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Opinion: Do Agile Development Practices Always Help?

Are our efforts in Agile development really helping the organizations we work for?  What does it mean to ‘help’ our organization anyway?  That depends on our organization's goals – if what we are doing moves our organization towards its goals, then the answer is “yes”, otherwise the answer is “absolutely not”, we may even be inadvertently hurting the organization.

To be concrete, let’s consider a publicly traded company whose ultimate goal is to make money for its shareholders.  Anything that helps the organization makes more money helps the organization meet its goal.  Now, back to Agile development and organizational goals:  given that our organization’s ultimate goal is to make money – does Agile development help make more money?  My observation has been varied – sometimes it does, and sometimes it doesn’t.

Goldratt, the originator of Theory of Constraints, tells us if we are not working on the bottleneck then we are wasting our time – the bottleneck limits the throughput of the entire organization.  In fact, if we work on something that is not the bottleneck and is upstream of the bottleneck, then we are probably making things worse by increasing inventory which, in turn, increases operating expense and lead-time.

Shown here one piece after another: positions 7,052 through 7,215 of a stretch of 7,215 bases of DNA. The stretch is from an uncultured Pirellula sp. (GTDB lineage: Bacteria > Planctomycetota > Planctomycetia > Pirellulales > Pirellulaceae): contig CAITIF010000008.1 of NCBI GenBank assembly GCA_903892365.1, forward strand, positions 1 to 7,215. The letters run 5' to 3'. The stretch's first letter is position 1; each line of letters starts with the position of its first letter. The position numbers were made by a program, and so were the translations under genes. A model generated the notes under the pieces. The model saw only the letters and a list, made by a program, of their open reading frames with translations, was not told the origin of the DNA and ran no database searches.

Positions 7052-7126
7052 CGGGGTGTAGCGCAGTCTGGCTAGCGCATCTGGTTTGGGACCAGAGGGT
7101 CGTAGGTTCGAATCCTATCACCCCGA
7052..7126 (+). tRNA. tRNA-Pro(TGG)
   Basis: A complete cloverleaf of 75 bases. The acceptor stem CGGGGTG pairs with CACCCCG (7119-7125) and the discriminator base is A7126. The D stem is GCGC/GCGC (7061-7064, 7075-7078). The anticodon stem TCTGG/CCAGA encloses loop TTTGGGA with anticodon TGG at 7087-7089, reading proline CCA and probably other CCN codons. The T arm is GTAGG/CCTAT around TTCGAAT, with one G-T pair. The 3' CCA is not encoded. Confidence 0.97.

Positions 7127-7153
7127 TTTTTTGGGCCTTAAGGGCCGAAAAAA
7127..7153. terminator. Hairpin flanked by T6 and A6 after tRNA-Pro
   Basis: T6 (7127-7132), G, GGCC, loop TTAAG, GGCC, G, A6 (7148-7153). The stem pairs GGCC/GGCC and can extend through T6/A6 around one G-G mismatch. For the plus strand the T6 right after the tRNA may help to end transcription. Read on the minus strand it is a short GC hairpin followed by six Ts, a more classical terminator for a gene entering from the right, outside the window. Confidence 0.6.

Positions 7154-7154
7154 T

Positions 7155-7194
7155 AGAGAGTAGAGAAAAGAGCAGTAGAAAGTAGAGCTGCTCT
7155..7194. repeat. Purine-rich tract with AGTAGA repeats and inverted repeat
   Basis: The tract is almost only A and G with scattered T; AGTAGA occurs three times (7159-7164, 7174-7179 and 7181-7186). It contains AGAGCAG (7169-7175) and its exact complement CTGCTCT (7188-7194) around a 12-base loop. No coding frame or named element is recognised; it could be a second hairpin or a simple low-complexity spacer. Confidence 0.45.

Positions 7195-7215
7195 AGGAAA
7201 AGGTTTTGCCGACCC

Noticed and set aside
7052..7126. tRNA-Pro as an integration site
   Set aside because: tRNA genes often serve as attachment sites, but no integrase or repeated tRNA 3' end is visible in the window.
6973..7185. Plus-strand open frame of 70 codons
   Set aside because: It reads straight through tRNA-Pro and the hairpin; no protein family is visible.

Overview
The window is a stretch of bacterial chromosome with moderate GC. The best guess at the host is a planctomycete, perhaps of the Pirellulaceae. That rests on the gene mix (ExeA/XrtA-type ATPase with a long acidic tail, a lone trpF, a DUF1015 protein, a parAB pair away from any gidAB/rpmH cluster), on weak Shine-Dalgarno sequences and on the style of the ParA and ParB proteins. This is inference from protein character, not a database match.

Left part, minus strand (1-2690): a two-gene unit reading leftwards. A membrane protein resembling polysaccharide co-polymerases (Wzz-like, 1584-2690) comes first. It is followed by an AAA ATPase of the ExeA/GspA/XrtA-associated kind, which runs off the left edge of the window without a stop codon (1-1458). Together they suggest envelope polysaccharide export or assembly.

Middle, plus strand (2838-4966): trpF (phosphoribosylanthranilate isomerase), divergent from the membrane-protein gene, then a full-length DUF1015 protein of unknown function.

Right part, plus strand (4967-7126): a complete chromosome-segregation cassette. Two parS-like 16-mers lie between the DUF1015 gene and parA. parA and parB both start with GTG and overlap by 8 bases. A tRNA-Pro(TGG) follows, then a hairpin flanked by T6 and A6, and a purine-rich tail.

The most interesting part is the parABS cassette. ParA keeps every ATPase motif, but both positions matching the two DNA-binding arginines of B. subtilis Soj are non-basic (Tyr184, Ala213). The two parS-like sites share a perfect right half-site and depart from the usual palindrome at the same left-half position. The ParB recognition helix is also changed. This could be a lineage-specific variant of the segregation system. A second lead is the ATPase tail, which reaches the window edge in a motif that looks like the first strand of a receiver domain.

Is software development our organization’s bottleneck?  Is improving software development actually translating into more money or are we simply building inventory that increases the operating expenses and lead-time?  Unfortunately, most of us don’t know.  If we are part of the software development group, then we naturally think it is our job to always produce more or be able to respond more quickly – to be agile.  The painful truth is that if we are at an organization where software is not the bottleneck, we may be wasting our efforts by adopting Agile practices to make things better.

Many of us will shrug and say "that's not my problem, I'm a developer (or tester, or project manager, or ...)".  Is it really only the concern of executives?  Or should we all know about our context to be able to more effectively do our jobs?  Don’t we owe it to ourselves and our organizations to know what the bottleneck is?  If software development doesn’t happen to be our bottleneck, then why are we spending time and effort trying to make it better – it will not help the organization’s goals.  Please share your individual experiences here, do you know your organization’s bottleneck?  If so, how did you find it?  Is it software development?    What is your role in your organization and do you think it should be your business to know the goal and bottleneck?

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